``Well, then, it was fired as a recall for one of her boats somewhere out of
sight along the shore. With a coast like this, all points and bights, there
would be nothing very extraordinary in that, would there?''
``No,'' said Peyrol, stepping out steadily. ``What is extraordinary is that
she should have had a boat away at all.''
``You are right there.'' The officer stopped suddenly. ``Yes, it is really
remarkable, that she should have sent a boat away. And there is no other way
to explain that gun.''
Peyrol's face expressed no emotion of any sort.
``There is something there worth investigating,'' continued the officer with
``If it is a matter of a boat,'' Peyrol said without the slightest excitement,
``there can be nothing very deep in it. What could there be? As likely as not
they sent her inshore early in the morning with lines to try to catch some
fish for the captain's breakfast. Why do you open your eyes like this? Don't
you know the English?
They have enough cheek for anything.''
After uttering those words with a deliberation made venerable by his white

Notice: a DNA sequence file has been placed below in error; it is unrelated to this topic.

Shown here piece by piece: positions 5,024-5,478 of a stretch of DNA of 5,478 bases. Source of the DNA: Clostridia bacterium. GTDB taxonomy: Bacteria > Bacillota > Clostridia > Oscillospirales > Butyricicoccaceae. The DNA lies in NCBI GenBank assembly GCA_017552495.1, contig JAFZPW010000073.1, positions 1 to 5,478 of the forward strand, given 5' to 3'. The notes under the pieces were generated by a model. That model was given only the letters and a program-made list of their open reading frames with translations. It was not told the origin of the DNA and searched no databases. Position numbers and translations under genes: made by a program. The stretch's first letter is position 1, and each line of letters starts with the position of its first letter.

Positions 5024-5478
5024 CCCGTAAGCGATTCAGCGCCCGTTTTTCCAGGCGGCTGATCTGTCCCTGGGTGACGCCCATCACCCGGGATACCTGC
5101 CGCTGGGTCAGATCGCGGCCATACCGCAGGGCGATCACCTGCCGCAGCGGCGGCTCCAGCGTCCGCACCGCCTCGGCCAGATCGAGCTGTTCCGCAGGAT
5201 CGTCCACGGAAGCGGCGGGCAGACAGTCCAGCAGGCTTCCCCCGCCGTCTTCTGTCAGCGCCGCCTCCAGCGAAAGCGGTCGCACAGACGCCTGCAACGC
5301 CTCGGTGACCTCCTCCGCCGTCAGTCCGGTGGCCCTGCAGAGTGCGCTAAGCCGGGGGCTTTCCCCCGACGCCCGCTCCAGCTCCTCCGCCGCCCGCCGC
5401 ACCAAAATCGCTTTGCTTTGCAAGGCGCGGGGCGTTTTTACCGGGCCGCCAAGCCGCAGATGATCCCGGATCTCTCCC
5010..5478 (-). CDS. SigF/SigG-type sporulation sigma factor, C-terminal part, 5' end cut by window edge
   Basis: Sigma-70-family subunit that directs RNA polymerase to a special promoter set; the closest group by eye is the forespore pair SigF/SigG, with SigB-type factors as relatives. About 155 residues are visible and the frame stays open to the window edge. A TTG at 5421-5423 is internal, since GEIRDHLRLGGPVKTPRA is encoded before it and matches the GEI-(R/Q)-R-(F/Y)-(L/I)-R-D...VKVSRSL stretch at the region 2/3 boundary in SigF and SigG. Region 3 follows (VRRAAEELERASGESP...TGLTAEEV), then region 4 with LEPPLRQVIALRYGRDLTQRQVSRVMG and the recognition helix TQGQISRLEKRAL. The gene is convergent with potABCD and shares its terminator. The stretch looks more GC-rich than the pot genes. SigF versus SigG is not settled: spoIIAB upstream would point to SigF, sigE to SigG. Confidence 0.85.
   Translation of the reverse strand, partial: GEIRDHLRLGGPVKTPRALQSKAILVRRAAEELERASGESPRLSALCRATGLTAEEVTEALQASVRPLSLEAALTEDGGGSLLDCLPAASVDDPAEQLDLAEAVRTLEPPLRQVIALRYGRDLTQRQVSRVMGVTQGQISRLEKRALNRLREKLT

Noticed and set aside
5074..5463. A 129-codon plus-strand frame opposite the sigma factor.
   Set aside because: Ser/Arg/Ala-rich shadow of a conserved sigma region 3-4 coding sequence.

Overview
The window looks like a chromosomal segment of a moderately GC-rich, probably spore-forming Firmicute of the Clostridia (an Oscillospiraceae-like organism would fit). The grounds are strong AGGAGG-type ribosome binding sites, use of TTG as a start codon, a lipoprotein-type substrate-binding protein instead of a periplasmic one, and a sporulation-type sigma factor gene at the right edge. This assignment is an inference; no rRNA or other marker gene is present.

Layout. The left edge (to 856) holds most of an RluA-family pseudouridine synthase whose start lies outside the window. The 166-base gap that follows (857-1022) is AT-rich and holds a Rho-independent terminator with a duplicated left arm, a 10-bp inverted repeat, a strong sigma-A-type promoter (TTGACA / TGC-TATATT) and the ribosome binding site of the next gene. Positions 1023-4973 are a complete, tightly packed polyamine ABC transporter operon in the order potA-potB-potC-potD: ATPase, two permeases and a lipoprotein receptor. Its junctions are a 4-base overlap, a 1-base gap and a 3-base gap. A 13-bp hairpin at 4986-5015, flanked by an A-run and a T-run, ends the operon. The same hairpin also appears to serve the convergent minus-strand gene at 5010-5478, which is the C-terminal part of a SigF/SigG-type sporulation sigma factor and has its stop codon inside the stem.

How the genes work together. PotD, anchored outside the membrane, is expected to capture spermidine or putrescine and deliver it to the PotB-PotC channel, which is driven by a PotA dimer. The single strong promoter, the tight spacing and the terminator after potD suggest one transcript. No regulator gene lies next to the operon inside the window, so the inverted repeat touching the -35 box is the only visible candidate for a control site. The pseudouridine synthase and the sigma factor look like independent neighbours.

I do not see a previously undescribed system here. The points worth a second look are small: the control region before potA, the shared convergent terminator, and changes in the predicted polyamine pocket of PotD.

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hair, Peyrol made the gesture of wiping his brow, which was barely moist.
``Let us push on,'' said the lieutenant abruptly.
``Why hurry like this?'' argued Peyrol without moving. ``Those heavy clogs of
mine are not adapted for scrambling on loose stones.''
``Aren't they?'' burst out the officer. ``Well, then, if you are tired you can
sit down and fan yourself with your hat. Goodbye.'' And he strode away before
Peyrol could utter a word.
The path following the contour of the hill took a turn towards its seaface and
very soon the lieutenant passed out of sight with startling suddenness. Then
his head reappeared for a moment, only his head, and that too vanished
suddenly. Peyrol remained perplexed. After gazing in the direction in which
the officer had disappeared, he looked down at the farm buildings, now below
him but not at a very great distance. He could see distinctly the pigeons
walking on the roof ridges. Somebody was drawing water from the well in the
middle of the yard. The patron, no doubt; but that man, who at one time had
the power to send so many luckless persons to their death, did not count for
old Peyrol. He had even ceased to be an offence to his sight and a disturber
of his feelings. By himself he was nothing. He had never been anything but a